Emergency Medical Service

All Arlington Heights firefighters are trained as Emergency Medical Technicians. Fifty-one firefighters have received advanced training and are licensed Paramedics prepared to deliver basic and advanced life support services to the residents of the Village 24 hours a day.  The Department has six ambulances and four specialized rescue squads. Following assessment and treatment, patients are transported to Northwest Community Hospital or, in special circumstances, to other area hospitals. 

When to Call 9-1-1

When you dial 9-1-1 in Arlington Heights, you are connected with the Northwest Central Dispatch System, located in the Village, which dispatches fire and police personnel and equipment in response to calls. When dialing 9-1-1, people often encounter a delay of several seconds before they hear the phone ringing at the dispatch center. This silence is not indicative of a problem but is a normal component of the 9-1-1 system called "setup time." It is important to remain on the line and not cause an additional delay in getting help by hanging up and redialing. 

Call 9-1-1 immediately if you, or someone you are with, experiences d
ifficulty breathing; pain or pressure in the chest or upper abdomen which can include: pressure, fullness, squeezing sensation or pain in the center of the chest that lasts more than a few minutes, pain that spreads to the shoulders, neck, jaw, arms or back, chest pain accompanied by dizziness, fainting, sweating, nausea or shortness of breath; fainting; sudden dizziness, weakness or change in vision; change in mental status (confusion, unusual behavior); sudden, severe pain anywhere in the body; uncontrolled bleeding; severe or persistent vomiting; coughing up or vomiting blood; and/or suicidal feelings.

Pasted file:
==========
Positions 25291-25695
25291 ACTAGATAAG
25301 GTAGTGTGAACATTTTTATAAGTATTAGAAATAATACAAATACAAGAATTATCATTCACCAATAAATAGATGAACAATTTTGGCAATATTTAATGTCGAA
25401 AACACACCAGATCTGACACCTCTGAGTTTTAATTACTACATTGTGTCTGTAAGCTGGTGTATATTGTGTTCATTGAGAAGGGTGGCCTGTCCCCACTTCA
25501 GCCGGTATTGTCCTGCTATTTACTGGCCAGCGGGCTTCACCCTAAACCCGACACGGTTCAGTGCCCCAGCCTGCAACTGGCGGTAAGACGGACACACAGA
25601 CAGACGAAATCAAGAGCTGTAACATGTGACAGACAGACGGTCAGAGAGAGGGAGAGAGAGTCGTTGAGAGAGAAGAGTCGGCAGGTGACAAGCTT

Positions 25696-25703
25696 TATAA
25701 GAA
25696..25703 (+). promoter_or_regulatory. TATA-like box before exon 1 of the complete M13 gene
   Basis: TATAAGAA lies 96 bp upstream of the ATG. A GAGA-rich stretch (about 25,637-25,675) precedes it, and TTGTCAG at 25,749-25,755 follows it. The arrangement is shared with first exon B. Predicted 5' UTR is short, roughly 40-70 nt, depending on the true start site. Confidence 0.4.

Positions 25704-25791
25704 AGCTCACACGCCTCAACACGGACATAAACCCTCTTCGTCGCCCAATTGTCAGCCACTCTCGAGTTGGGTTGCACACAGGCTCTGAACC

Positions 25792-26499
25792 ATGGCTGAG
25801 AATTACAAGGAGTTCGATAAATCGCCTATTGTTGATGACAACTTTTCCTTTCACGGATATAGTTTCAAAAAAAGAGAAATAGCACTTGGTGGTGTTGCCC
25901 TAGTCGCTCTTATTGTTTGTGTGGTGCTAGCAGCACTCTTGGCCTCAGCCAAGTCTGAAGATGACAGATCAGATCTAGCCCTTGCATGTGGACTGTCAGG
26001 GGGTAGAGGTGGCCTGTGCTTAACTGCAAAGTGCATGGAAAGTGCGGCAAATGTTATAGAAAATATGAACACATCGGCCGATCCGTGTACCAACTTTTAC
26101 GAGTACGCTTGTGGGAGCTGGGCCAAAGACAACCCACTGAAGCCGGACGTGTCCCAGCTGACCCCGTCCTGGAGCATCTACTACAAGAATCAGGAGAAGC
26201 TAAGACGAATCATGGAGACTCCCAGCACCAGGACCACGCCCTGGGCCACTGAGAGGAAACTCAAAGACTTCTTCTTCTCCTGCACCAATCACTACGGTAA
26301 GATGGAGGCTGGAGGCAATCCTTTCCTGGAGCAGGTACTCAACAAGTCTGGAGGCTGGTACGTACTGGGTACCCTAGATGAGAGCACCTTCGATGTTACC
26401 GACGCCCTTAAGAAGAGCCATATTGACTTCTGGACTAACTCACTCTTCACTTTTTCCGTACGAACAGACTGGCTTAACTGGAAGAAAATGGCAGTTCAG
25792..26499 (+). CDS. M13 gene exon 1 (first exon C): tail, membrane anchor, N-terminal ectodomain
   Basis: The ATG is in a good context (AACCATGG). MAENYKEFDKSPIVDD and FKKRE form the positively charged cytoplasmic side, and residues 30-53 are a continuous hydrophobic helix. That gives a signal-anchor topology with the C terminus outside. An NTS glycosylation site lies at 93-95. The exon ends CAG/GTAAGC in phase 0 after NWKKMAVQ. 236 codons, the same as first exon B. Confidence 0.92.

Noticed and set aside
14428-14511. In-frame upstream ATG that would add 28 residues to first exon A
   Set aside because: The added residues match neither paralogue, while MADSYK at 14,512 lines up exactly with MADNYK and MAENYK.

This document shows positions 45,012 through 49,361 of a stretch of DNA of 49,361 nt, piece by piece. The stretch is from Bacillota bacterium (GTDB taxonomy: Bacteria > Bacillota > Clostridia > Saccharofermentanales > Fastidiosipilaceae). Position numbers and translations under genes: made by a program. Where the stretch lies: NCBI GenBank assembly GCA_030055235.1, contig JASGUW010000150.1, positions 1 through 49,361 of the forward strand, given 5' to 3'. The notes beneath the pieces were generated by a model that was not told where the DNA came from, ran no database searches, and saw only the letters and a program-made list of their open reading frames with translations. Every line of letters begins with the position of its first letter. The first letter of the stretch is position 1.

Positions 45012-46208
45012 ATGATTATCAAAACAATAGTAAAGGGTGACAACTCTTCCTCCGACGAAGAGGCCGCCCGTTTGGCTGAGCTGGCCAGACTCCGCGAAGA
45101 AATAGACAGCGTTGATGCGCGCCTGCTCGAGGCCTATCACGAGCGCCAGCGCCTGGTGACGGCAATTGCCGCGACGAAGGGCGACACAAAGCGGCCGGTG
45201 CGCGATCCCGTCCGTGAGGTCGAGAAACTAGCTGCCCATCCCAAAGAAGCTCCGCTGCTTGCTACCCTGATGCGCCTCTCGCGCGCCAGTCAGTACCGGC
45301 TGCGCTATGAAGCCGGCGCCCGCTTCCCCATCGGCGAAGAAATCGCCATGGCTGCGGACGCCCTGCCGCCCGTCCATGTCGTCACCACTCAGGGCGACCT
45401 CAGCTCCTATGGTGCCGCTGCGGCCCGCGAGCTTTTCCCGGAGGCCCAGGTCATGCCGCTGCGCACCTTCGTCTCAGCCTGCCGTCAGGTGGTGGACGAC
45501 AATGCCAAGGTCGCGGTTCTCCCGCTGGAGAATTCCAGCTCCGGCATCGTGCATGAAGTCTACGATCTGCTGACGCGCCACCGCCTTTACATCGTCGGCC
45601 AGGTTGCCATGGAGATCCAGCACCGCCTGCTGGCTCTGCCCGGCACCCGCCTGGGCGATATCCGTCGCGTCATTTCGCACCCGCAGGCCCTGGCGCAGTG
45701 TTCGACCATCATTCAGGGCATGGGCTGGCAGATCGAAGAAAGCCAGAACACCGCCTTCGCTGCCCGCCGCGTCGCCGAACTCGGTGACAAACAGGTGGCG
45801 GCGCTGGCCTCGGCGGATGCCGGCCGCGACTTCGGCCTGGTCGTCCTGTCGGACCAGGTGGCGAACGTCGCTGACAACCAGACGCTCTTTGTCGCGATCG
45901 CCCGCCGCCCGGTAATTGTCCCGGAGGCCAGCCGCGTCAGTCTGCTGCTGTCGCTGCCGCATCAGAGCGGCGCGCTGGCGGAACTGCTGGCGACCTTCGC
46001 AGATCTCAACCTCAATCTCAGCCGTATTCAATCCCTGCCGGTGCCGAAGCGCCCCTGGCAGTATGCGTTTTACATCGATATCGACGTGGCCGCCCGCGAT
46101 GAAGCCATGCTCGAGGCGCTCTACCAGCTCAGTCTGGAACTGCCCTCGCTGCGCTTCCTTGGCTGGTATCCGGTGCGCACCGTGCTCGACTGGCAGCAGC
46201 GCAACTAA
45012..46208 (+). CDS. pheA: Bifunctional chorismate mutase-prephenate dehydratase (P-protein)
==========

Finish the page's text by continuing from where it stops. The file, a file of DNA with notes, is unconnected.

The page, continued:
If these, or other severe symptoms present themselves, dial 9-1-1. The dispatcher will ask pertinent questions to ascertain the specific nature of the problem and help provide appropriate intervention until the Paramedics arrive. Do not hang up until the dispatcher instructs you to do so.

Before the Ambulance Arrives

After you have called 9-1-1, there are some things you can do before help arrives... 

If you determine that the patient is pulseless and not breathing, begin cardiopulmonary resuscitation (CPR), but only if you have been trained in this life-saving technique (All of the dispatchers at Northwest Central Dispatch are certified Emergency Medical Dispatchers and can provide CPR instructions over the phone until the Paramedics arrive.)

Stay calm. This will reassure the patient that help is on the way.

If possible, gather all the medication the patient may be taking. This will help the emergency service providers better determine the medical history of the patient.

If possible, move all furniture or obstacles out of the way so that the Paramedics have easy access to the patient. Secure pets in another area of the house.

If possible, assist the arriving Paramedics by turning on the outside lights and having someone standing at the curb to direct them. This is especially important in multi-unit buildings or remote locations.